Study: Driver Detention Getting Worse, Not Better

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When we read stories about how badly the trucking industry is struggling with hiring and retaining new drivers, one of the biggest factors that comes up is driver detention issues. 

The American Transportation Research Institute recently released the results of a study of the safety and productivity impacts of driver detention at customer facility locations. The study included information gathered from both 2014 and 2018, and as you may imagine driver detention statistics are only getting worse. 

“(Detention) length has increased with negative impacts on driver productivity, regulatory compliance, and compensation,” the study’s authors said.

Key findings from the report include:

  • A 40 percent increase in the number of drivers who said most of their pick-ups and deliveries were delayed during the past 12 months because of customer actions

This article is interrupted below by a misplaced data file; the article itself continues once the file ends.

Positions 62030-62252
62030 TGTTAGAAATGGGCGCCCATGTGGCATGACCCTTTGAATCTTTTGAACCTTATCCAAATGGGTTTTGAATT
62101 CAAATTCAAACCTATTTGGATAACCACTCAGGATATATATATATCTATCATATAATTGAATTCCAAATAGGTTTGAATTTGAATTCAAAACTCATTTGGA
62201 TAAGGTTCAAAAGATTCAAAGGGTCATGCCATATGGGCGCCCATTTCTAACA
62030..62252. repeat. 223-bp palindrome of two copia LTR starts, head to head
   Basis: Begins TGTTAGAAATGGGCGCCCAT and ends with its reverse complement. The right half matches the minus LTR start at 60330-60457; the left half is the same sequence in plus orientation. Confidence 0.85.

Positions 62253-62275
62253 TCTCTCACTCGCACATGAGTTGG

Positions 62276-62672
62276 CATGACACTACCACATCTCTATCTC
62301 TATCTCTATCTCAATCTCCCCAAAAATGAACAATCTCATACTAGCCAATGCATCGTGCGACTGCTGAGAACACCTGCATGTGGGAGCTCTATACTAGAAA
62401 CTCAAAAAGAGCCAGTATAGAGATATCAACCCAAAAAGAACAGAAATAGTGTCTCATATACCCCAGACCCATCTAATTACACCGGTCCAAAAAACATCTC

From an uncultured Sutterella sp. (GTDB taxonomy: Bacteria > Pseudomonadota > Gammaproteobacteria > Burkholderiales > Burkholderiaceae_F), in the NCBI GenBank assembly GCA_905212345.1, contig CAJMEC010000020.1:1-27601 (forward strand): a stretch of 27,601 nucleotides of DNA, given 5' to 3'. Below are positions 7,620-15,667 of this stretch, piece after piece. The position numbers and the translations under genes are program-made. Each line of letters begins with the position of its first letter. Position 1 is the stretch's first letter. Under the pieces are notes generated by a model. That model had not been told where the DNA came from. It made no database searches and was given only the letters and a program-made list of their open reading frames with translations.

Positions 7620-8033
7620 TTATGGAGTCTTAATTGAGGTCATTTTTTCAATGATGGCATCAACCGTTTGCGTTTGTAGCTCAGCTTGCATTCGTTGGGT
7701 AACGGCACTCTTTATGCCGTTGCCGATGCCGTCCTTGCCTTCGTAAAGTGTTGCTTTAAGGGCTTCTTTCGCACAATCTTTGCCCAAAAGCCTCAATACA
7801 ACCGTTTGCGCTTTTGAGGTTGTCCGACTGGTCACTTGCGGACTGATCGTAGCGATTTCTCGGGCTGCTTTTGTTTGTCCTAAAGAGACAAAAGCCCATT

• 27 percent more drivers reported delays of 6 hours or more
  • 11 percent more drivers reported delays of 2 hours or more
  • Women drivers were 83 percent more likely to face detention of 6 hours or more
  • Fleets with fewer than 50 trucks were impacted most greatly by detention because they generally do not charge for excessive detention in order to remain competitive
  • The average cost of per hour excessive detention fees was $63.71

Little has been done to address detention issues across the industry over the four years studied by the ATRI’s report. Survey respondents said they blamed detention issues on a number of factors, including:

  • Lazy, slow or apathetic dockworkers
  • Too many breaks taken by dock employees
  • Understaff dock facilities
  • Preloaded trucks not ready at the agreed upon pick up time
  • Overbooked pickup appointments at the dock

In addition to the problems discussed by the report, possible solutions were also detailed. Customer practices that Increase efficiency and minimize delay include:

  • Organized, better planning, better communication 
  • Better scheduling, extending hours and keeping appointments
  • Available space, equipment, and employees
  • Drop and hook operation 
  • Better skilled employees

To read the entire ATRI detention report, download it here.